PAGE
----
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Cambridge University Press

Structured to Fail?

Structured to Fail?

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In the search for explanations for three of the most pressing crises of the early twenty-first century (the housing meltdown and financial crisis, the Gulf oil spill, and the nuclear disaster at Fukushima), commentators pointed to the structure of the regulatory agencies charged with overseeing the associated industries, noting that the need to balance competing regulatory and non-regulatory missions undermined each agency's ability to be an effective regulator. Christopher Carrigan challenges this critique by employing a diverse set of research methods, including a statistical analysis, an in-depth case study of US regulatory oversight of offshore oil and gas development leading up to the Gulf oil spill, and a formal theoretical discussion, to systematically evaluate the benefits and concerns associated with either combining or separating regulatory and non-regulatory missions. His analysis demonstrates for policymakers and scholars why assigning competing non-regulatory missions to regulatory agencies can still be better than separating them in some cases.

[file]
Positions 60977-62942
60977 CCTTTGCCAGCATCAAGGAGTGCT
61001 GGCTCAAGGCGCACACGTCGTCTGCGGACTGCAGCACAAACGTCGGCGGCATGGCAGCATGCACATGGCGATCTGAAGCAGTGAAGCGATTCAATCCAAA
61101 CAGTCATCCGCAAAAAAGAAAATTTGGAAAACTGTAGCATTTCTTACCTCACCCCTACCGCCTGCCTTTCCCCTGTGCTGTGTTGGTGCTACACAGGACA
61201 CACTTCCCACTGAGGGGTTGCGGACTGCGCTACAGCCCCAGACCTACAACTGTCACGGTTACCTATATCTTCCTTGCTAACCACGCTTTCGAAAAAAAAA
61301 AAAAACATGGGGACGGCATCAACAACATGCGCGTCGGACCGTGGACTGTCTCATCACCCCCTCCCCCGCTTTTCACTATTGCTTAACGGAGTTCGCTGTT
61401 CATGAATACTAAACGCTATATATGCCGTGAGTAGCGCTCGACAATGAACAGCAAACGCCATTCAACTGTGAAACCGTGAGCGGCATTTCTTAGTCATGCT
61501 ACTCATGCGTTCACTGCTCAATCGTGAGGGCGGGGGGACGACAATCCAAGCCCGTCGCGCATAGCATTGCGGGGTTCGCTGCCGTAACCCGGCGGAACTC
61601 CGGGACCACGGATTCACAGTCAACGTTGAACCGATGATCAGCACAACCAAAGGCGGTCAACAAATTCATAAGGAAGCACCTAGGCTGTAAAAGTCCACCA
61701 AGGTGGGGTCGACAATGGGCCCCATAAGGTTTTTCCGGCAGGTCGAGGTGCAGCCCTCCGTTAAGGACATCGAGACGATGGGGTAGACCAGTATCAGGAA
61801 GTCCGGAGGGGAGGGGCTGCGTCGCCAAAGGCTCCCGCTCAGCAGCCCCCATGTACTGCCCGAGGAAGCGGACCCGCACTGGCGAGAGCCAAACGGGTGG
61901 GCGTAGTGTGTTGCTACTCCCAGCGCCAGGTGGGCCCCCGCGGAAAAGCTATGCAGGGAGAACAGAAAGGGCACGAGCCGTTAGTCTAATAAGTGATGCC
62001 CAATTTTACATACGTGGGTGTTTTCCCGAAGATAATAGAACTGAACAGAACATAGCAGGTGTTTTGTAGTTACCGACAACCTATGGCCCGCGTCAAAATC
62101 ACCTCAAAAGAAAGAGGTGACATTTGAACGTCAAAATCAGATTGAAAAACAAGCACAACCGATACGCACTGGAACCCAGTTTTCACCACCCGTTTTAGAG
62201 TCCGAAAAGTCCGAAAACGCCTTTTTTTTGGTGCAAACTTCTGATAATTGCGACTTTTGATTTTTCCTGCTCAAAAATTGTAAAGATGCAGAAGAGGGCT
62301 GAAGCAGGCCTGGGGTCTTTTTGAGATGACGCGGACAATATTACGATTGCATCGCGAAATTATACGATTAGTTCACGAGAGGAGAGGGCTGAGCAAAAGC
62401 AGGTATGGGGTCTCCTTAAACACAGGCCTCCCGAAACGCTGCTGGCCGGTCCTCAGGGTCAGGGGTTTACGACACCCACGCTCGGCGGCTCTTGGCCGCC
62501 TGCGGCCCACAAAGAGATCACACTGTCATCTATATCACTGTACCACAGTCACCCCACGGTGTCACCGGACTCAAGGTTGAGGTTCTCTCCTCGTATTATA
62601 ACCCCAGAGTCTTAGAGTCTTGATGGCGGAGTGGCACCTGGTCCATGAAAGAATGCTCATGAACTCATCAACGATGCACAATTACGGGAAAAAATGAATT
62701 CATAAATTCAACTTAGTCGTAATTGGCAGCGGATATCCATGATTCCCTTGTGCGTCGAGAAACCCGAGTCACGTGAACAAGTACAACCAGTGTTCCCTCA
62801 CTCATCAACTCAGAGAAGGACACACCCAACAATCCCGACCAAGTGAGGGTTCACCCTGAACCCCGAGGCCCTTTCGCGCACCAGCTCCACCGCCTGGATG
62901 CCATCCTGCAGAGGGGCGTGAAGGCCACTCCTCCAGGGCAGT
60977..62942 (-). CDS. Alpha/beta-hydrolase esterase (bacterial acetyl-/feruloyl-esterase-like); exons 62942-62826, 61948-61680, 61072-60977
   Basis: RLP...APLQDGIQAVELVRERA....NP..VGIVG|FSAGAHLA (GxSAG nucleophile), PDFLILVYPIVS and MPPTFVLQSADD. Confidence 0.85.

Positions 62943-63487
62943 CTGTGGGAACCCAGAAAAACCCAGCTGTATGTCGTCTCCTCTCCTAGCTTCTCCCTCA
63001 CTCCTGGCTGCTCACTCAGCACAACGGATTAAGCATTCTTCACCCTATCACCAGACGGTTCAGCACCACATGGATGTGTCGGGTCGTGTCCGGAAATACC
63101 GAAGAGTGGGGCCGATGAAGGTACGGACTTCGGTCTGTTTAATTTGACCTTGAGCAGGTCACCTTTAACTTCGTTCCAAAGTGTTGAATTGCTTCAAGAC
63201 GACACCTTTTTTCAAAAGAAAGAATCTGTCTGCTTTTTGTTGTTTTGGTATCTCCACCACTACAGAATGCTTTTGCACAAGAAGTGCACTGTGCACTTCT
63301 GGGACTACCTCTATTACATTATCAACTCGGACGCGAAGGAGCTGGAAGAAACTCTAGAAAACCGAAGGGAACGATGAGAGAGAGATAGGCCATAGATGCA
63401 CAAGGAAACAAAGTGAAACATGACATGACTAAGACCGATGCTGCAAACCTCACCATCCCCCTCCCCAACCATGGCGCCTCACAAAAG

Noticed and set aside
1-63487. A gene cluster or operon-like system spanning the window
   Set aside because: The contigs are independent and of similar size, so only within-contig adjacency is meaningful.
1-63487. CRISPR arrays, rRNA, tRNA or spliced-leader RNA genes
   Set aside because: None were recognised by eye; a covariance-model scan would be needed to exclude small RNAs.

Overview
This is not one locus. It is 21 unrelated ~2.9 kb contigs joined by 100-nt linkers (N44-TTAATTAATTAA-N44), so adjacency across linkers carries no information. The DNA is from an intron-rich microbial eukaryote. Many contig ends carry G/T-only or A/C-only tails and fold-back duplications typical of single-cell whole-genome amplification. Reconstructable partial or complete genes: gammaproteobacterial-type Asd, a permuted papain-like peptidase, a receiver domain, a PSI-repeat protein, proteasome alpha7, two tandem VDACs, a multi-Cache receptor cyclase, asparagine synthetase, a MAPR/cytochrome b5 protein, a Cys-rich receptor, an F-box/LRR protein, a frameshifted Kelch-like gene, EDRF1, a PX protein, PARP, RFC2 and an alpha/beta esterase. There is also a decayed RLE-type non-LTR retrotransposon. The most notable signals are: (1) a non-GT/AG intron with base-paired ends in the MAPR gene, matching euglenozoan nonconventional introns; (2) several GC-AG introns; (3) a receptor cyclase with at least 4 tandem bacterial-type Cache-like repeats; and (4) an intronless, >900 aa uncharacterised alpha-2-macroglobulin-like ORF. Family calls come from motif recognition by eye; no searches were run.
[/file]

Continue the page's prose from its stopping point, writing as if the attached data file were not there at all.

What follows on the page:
Author: Christopher Carrigan
Publisher: Cambridge University Press
Published: 06/26/2017
Pages: 334
Binding Type: Hardcover
Weight: 1.33lbs
Size: 9.41h x 6.52w x 0.89d
ISBN: 9781107181694

Review Citation(s):
Choice 03/01/2018

About the Author
Carrigan, Christopher: - Christopher Carrigan is Assistant Professor of Public Policy and Public Administration at the Trachtenberg School of Public Policy and Administration and a scholar at the Regulatory Studies Center, both at George Washington University, Washington DC. In addition to publications in leading academic journals and edited volumes, Professor Carrigan is co-editor of Does Regulation Kill Jobs? (with Cary Coglianese and Adam M. Finkel, 2014). Professor Carrigan holds a PhD in public policy from Harvard University, Massachusetts and an MBA from the University of Chicago.

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